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Re: Ran out of disk space during yum update

On Thu, 2009-02-05 at 19:50 -0500, Sam Varshavchik wrote:
> Robert Moskowitz writes:
> > In the new install I did, I was not alert and did a complete yum update, 
> > and my / partition ran out.
> > 
> > 200 of 300+ packages were updated/installed, of course none cleaned.
> > 
> > Can I rescue this install by doing a yum clean all and then again do the 
> > yum update for the remaining 100+ packages?
> Nope. "yum clean all" purges internal yum metadata only. You've ran into a 
> known, long-time rpm design defect. If your rpm update operation fails, 
> you'll end up with all the updated packages installed, but none of the old 
> packages removed. I've bitched about this before, I maintain that this is a 
> design defect or a bug in rpm that should be fixed, but nobody cares.
> Been there, brought back the trophy. The only way to fix this is to manually 
> assemble a list of packages that should've been removed, but haven't, and 
> remove them yourself. rpm -q -a --queryformat '%{NAME}\n' returns a list of 
> all packages. By sorting them, and with some shell scripting-fu, you'll end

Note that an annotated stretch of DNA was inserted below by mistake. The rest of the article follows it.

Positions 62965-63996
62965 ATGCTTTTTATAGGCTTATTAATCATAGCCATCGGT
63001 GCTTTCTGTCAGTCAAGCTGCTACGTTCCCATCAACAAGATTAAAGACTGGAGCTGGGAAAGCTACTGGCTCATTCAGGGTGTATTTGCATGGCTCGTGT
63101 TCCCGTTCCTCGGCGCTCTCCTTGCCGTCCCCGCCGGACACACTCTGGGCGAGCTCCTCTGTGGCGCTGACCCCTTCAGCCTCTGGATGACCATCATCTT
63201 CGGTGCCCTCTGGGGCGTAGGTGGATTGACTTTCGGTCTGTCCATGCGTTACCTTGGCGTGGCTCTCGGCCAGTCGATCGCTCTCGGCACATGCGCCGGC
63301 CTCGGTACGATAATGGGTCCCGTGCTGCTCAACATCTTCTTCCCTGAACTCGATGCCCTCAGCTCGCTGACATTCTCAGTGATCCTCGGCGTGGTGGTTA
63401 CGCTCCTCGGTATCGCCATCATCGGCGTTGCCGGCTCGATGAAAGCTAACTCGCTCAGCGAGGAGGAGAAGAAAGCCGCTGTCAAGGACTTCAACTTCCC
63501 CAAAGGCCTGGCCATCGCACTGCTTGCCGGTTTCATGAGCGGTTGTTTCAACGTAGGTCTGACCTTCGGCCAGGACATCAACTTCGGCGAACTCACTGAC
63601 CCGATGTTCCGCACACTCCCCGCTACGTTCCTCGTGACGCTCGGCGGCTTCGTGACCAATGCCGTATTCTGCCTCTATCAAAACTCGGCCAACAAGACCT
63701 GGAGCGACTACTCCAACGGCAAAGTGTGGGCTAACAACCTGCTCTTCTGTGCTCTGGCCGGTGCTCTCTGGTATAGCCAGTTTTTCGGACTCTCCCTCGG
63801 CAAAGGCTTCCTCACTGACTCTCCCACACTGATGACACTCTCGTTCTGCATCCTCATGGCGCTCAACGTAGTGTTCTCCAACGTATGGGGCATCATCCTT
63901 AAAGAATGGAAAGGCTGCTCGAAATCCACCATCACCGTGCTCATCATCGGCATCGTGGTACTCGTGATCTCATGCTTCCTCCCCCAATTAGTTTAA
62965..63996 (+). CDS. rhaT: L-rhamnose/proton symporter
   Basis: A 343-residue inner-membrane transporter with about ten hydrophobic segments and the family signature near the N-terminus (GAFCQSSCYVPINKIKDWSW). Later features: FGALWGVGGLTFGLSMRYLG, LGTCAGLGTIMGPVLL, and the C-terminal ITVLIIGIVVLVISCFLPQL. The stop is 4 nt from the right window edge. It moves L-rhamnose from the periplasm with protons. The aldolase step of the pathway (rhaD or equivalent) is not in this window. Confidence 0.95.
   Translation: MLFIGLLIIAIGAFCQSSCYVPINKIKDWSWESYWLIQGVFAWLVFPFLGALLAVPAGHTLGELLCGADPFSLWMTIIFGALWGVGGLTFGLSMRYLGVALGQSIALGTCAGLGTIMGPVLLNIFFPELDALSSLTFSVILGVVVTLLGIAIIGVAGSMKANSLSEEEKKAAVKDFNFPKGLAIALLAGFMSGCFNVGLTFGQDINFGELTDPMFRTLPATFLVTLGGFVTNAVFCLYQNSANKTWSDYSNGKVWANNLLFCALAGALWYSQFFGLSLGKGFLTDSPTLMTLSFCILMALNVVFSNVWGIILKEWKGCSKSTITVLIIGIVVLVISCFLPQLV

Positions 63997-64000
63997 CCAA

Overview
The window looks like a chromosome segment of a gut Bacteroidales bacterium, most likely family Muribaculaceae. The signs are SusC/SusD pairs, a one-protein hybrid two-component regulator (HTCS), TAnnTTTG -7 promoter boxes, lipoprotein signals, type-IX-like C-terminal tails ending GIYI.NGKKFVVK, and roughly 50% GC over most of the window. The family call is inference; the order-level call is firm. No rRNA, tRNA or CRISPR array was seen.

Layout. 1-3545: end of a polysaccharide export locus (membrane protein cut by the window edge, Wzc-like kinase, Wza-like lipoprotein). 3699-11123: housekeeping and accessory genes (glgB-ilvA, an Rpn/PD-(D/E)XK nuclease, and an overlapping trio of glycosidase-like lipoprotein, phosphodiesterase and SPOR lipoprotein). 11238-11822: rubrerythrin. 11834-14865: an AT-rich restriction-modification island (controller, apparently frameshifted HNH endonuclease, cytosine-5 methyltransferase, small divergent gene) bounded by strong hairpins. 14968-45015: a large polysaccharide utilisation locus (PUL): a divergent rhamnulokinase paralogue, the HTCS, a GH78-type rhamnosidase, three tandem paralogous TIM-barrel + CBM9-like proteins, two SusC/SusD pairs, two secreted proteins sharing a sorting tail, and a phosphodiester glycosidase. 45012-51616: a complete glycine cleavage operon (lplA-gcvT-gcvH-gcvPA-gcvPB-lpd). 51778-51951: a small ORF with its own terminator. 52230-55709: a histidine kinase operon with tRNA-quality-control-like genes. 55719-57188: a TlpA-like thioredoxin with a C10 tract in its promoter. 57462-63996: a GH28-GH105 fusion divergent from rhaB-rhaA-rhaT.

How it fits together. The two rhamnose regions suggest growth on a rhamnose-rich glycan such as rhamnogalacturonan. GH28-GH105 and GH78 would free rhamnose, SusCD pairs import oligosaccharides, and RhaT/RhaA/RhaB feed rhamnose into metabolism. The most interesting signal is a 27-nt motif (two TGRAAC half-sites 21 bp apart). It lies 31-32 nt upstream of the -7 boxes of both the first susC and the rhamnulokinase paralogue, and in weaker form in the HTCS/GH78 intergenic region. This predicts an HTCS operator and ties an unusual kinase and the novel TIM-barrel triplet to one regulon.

> up with a list of packages names that are installed more than once -- the 
> old and the new package. You'll have to prune the list -- some packages, 
> like rpm-gpgkey, and kernel, can have multiple versions legitimately 
> installed. If you're running x86_64, you may have both 32 and 64 bit 
> versions of each package legitimately installed -- you'll have to do 
> something else, then.
> Then, you'll have to take that list, and for each package, obtain the 
> version/release of the old package, then feed the result to another script 
> that removes the old version of each package.
yum-utils package makes this so much easier...

package-cleanup --dupes | --cleandupes

can really handle most if not all of this


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